Conclusions

It seems right, at this point, to draw some personal conclusion about this long experience on the road, about these months passed walking in always different places and new for me, often with wonderful people I also met during the journey. Above all, the one I walked with and lived with for the past two months.

A determined and courageous woman, with a strong character, that can also be seen touched by the love she received from the many people who followed her along her journey. She started from Santa Maria di Leuca in Puglia taking with her a message about violence against women and I had the pleasure to meet her once she arrived in North Italy. I decided to accompany her to the end of her journey. I never had doubt about the fact she could do it, neither when, along the part of Italy which led us to the French border , I’ve seen her managing difficulties between the path and the commitments with radios, associations, institutions and various appointments.

We learned so much about each other in these past two months and we learned a lot from the others, because the path, whatever it may be, it’s made by people. The only way two people who have to live together for 24 hours a day everyday to get along is to be mutually true to each other and confront themselves about difficulties to fix quickly the possible misunderstandings.
After all the road I walked at her side then I could not close this interval in the world of the Blog without some words from her:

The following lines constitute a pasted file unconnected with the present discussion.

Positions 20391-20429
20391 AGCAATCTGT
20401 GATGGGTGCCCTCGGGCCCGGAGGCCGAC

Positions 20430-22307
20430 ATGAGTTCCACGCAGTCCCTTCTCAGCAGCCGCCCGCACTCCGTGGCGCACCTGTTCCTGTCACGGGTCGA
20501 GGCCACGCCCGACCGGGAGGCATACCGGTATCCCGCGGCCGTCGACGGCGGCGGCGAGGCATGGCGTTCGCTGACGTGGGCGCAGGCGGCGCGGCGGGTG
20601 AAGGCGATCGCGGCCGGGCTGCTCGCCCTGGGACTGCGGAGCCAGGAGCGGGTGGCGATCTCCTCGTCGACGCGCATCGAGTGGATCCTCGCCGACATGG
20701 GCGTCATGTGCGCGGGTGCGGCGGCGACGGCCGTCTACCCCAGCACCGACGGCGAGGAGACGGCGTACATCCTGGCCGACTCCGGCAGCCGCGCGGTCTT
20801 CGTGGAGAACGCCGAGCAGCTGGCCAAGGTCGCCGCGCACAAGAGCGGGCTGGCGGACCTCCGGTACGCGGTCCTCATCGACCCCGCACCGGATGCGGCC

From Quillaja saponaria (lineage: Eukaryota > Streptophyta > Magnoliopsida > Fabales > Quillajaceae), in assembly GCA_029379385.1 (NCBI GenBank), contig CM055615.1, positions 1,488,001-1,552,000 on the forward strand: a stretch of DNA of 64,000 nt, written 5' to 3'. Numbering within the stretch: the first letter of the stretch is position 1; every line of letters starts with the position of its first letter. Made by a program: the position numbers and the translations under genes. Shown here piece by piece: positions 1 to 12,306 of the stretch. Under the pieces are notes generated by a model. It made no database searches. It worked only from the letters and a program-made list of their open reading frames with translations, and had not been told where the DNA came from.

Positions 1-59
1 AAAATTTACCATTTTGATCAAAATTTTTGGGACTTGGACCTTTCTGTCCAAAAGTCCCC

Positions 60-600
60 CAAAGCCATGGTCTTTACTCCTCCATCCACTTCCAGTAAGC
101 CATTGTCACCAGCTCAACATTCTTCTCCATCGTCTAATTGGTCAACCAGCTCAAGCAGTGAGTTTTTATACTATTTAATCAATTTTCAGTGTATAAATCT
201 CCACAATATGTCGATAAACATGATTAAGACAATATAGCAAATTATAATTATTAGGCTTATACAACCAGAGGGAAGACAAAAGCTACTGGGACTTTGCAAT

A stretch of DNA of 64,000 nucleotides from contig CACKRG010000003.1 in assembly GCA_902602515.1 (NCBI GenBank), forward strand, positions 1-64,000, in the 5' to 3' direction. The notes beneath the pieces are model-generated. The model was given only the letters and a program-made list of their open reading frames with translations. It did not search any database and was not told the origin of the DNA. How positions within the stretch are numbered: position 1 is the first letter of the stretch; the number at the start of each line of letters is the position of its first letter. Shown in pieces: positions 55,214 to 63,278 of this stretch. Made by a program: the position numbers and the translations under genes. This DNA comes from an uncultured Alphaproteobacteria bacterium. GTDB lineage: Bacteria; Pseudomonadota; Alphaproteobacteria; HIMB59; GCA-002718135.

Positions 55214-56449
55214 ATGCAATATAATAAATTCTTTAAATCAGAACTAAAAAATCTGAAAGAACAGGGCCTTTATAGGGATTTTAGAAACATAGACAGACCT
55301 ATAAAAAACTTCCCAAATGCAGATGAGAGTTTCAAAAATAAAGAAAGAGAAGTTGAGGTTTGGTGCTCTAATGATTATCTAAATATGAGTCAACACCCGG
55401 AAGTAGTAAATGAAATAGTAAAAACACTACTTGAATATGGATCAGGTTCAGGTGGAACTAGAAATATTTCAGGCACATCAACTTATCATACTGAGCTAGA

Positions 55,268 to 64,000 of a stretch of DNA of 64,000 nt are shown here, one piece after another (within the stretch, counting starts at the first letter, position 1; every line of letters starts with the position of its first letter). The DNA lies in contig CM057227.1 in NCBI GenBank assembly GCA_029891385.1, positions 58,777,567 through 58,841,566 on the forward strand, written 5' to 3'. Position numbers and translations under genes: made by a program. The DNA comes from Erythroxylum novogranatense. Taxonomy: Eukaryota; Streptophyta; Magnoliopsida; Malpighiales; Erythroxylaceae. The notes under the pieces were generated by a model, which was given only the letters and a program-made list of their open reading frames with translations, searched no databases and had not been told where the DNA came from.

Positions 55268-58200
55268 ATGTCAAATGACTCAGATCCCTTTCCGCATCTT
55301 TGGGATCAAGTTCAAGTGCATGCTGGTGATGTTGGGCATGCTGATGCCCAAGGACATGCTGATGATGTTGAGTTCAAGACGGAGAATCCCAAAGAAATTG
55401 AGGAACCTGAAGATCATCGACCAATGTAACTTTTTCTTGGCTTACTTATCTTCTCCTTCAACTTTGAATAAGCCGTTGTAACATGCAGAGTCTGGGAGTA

“One day I decided, after the first journey to Santiago that I wanted to repeat this experience, that I would have walked again, with more awareness and more logistic and technique experience. An absurd hypothesis because the path, whatever it may be, cannot be engineered, it’s naturally unpredictable. It imposes its times, its paces, its roads, its ascends, its descends, the rain, the sun, the wind…you can only decide when to start and walk…often even stopping is a decision you cannot take. As the ones you will meet while you’re walking.

I made a wonderful journey, made by extraordinary things…incredible encounters and places which cannot be recounted in detail by pictures.
My #steptostopviolence has never been just mine actually, it has been owned by everyone who followed me virtually, by the ones who accompanied every step I made day by day for 120 days. A path which passed through Italy, France and Spain bringing with itself a message of hope: stop killing women, stop the violence against women.

I walked for the victims, with the victims and sometimes with the same executioners more or less aware of that violence that is not just physical but mental, infinite and which destroys life day by day.
Daniele has been the companion of my journey, he walked with me for a long stretch of this formidable experience, and shared everything with me, 24 hours a day with great respect, with great helpfulness and generosity. He took my hand when I was in need, waiting for me when my body was tired and slow , listening to me. The path together taught us to reciprocally respect the good moments and the bad ones, with patience and care, and this is not a simple thing.

An experience that after 5000 kilometers changed radically my life but that gave me the opportunity to meet many people who will inevitably be a part of my future. And the journey goes on…relentless…as life does, and who knows if Daniele and I will do something else together…because what we have done cannot be kept as a secret, we hope that many people will decide to leave with a backpack on their shoulders, ready to sacrifice and feel pain. What’s the result? You will find it out by yourselves…walking. “